EU Banking And Finance Regulatory Newsletter - February 2020
|Author:||Mr Michael Huertas|
February for financial markets has seen most of 2020 gains reversed and consequently, courtesy of Coronavirus concerns, an introspective review of what monetary policy tools are left in the toolkit or the workshop and how these, along with fiscal policy, might get things moving again. Germany has already announced plans to suspend its debt brake to allow municipalities to spend. If this passes the Bundestag (2/3rds required in both houses) this might be a small step towards further stimulus in Europe with the ECB expected to possibly follow at some point. Lagarde has already welcomed the move. However, "Helicopter Money", akin to Hong Kong's EUR 14.25 billion "handout" budget plans to pay each permanent resident 18 years and over HKD 10,000 (i.e., ca. EUR 1,200) is however not (currently) on the table. Difficult decisions certain remain on the horizon in tackling not only the virus' transmission but its spillover in financial markets and the real economy given that global trade tensions led to pressure on supply chains but also spending.
Other difficult decisions remain on the negotiating table - no not Brexit... but the EU's budget summit that ended without agreement but in the stand-off between the "Frugal Four" (Denmark, Austria, Sweden and the Netherlands" who refuse a budget amount higher than 1% of EU's GDP - the original proposal stands at 1.074% or EUR 1.09 trillion. The UK was a net contributor to the EU's budget and its departure leaves a EUR 75 billion gap for the 2021-2027 budget framework.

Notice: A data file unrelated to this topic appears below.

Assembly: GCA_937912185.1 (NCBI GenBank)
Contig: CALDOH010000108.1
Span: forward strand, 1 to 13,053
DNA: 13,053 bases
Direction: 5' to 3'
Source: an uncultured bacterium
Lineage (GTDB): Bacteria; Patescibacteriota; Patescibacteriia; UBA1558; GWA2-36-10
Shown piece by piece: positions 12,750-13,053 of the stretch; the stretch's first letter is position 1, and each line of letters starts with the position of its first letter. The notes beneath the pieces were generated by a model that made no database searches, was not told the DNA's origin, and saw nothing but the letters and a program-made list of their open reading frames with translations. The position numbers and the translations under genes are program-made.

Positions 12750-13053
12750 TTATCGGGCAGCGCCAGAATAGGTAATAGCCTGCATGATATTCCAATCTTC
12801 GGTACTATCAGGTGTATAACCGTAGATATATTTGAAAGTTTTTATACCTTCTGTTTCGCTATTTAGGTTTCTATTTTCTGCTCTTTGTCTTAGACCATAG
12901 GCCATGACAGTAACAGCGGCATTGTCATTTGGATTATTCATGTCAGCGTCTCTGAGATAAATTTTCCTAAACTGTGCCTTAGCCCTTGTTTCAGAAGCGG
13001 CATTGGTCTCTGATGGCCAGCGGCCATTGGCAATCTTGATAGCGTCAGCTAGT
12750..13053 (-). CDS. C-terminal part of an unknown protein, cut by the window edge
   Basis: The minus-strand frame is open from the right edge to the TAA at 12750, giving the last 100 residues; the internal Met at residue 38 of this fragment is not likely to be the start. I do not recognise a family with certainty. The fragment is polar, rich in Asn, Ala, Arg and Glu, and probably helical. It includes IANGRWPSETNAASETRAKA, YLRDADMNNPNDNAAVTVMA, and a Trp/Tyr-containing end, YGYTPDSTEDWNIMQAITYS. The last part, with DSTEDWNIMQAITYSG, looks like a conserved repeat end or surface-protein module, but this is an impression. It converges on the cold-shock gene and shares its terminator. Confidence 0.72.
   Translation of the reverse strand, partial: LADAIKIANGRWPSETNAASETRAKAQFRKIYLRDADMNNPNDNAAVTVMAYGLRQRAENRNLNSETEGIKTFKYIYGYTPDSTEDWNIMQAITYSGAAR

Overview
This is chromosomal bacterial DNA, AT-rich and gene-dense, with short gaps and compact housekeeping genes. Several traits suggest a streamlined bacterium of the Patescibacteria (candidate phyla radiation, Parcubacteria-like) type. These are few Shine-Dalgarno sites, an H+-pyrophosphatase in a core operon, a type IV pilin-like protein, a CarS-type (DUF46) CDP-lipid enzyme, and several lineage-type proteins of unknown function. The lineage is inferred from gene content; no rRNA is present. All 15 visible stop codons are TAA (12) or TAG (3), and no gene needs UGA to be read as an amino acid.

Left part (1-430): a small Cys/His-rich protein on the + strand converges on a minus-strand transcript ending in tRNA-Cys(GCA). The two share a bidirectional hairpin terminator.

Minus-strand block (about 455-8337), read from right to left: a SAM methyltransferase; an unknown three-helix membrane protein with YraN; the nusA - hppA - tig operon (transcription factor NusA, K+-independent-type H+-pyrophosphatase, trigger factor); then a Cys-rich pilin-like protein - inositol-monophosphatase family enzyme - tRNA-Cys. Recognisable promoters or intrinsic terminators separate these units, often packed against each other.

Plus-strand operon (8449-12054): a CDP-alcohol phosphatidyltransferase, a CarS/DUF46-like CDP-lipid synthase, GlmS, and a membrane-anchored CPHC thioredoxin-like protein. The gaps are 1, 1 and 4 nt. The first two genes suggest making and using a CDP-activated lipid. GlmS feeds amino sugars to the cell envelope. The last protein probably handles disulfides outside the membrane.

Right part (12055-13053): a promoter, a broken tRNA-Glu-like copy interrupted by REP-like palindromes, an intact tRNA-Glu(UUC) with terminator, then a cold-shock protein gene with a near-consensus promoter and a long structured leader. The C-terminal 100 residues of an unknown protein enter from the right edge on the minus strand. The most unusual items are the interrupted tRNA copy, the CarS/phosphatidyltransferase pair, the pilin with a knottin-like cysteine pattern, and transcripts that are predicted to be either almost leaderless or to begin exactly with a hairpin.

Meanwhile, standoffs continued with positioning on both sides of the Channel as post-Brexit free trade agreement (FTA) talks set to start March 2nd before the April break. With the EU's negotiating guidelines approved and the (quite short remaining) timeline of 10 rounds of talks agreed, concern remains in Brussels and Frankfurt that the UK's views publically communicated over the course of various speeches from the Prime Minister along with a defiant lecture in Brussels by the UK's Chief Negotiator runs the risk of talking past one another. This could lead to clashes on quotas, standards and ultimately Northern Ireland, with the latter being an increasingly important domestic issue for a political deal south of the Border.
For financial services the three paragraphs in the guidelines to negotiating the EU's FTA aspires to "appropriately structured voluntary cooperation on regulatory and supervisory matters, including in international...
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